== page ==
  ID the party promising to pay Description of the real estate 3 types of commission arrangements: • Open Listing – offering any broker a commission for bringing a suitable loan on a project • Exclusive Agency – promises to K with one person to find loans. o RE developer is going to try to find his own loan at the same time o IF RE developer finds his own loan → no duty to pay mortgage broker • Exclusive Right to Sell → if owner does a deal by himself → agent will still get a commission o Mortgage brokers almost always want to use this one o Be AWARE as an attorney of this Tricks of the Trade • In the RE sales business→Rule – if the broker brings a unilateral deal. the commission is not earned o Commission earned only when seller becomes beneficiary of a bilateral obligation by the buyer to buy o The commission may arise even where there is no closing • Is this the rule for mortgage banking? → answer this question in the contract • Unless you as attorney for the borrower say that the commission is not due unless there is a closing→ o Borrow may be forced to pay a commission even when a deal does not go through Agency • In the normal course of business o Seller signs a listing agreement with a broker o This listing goes to everyone in town • Results in a buyer’s broker and a seller’s broker o The law of agency requires fiduciary duty o This sometimes results in a surprise o The person who comes to show the house to the buyer is a sub-agent of the seller’s agent o Owes a fiduciary duty to the seller → NOT the BUYER No statutory regulation for the relationship between mortgage broker and borrower • RELA and RESPA do not apply here – govern by analogy .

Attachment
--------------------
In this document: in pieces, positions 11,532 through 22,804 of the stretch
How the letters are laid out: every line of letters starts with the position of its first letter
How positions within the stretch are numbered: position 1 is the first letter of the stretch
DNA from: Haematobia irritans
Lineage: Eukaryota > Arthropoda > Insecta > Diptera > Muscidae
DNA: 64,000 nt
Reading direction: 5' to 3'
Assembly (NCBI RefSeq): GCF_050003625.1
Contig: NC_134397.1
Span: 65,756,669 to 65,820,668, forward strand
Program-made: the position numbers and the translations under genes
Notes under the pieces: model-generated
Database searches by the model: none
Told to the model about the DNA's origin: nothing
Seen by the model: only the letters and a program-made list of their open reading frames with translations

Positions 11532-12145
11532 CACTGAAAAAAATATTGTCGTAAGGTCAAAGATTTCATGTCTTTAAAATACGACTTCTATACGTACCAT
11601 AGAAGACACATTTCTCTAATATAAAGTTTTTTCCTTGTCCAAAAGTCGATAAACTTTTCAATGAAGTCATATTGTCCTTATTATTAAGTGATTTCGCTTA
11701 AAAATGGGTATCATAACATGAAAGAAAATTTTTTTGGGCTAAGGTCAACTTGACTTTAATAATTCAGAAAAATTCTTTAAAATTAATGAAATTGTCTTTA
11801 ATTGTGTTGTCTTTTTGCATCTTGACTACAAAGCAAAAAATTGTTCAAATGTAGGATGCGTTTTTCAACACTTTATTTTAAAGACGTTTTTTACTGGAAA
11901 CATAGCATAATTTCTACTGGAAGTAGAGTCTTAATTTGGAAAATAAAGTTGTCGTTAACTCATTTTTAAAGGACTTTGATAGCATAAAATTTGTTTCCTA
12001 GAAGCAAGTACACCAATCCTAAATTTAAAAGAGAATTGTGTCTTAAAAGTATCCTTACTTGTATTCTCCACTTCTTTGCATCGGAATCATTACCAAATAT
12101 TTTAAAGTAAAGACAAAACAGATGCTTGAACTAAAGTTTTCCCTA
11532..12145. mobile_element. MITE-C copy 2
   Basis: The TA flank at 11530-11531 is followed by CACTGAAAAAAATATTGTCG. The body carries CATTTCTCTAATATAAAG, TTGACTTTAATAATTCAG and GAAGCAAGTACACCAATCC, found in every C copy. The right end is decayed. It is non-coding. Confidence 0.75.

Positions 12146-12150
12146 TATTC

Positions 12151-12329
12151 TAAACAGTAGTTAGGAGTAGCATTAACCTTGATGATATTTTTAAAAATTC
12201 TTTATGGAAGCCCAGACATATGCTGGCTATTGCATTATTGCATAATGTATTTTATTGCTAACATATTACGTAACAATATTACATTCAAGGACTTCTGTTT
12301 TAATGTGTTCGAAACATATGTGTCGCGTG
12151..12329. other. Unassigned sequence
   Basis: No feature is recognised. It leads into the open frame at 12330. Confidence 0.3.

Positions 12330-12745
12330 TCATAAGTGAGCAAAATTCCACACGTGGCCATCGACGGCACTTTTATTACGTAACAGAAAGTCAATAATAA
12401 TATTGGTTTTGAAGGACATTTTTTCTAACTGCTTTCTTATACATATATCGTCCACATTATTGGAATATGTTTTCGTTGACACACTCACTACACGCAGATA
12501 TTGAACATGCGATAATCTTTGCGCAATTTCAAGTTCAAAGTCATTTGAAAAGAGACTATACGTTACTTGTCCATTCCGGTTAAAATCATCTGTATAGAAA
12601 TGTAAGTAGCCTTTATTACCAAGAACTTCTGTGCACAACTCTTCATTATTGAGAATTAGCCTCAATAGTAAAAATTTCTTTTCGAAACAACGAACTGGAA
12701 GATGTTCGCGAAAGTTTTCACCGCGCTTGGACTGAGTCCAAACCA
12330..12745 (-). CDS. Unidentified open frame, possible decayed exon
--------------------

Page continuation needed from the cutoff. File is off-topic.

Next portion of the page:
constable o May be conducted by a trustee of the lender • At the auction → property offered for sale to the public o This is an answer to the fairness question o Want to get as much money as possible → this is a question of FMV Auction Example: • Debt of $10m • Public Auction brings $8m o This leaves a $2m deficiency → this is still owed by the debtor (in a recourse note) o Difference if any that is still owed is called a deficiency → this is our context Lender’s Options Upon Default • Accelerate the Debt • Self Help – only if contracted for → P. 447) o TX and other states have enacted legislation to help debtors  20 day notice and opportunity to cure y statute  notice would be required before acceleration or foreclosure o Debt must be somehow quantified (must have a $ value) . 442) • Acceleration is an equity matter • GR: If occurrence is not enough to threaten the ability to collect $ → the acceleration will not be upheld TX → allows the unpaid creditor to start the acceleration without going to court • Debtor would have to go to court to get an injunction to prevent acceleration Notes in the Text (p. 80 of supplement • Take Possession of the Property • Receivership – judicial form of taking over the property • Enforce assignment of rents • Sue on the debt • Non-Judicial Foreclosure • Judicial Foreclosure • Request Deed in Lieu of Foreclosure PRE-FORECLOSURE REMEDIES Default • Must have defaulted before can exercise any default remedies o It’s the trigger to the threshold • Default → law not clear in defining → just tells us that it’s final nonpayment of the note o If want any other form of default → must be in K o If you want any right of acceleration → must be in K • Lender will want to make sure certain triggers of default are included to protect itself o Risk to lender of foreclosure by government if gov’t taxes aren’t paid Limits on Right of Acceleration Vonk v. Dunn → (case p.Foreclosure FORECLOSURE IN GENERAL Universal Issue → How do you collect on debt? • There are moral issues • Economic issues • Emotional issues Intro to the Process: • Foreclosure takes away property of the debtor in some fashion to satisfy the debt owed to a lender • 2 Classes of foreclosure o judicial – court official supervises foreclosure o non-judicial – TX → private parties do foreclosure unless litigation gets started and debtor wants to stop foreclosure by way of injunction • In either case → foreclosure results in a public auction o May be conducted by officer of the court → sheriff.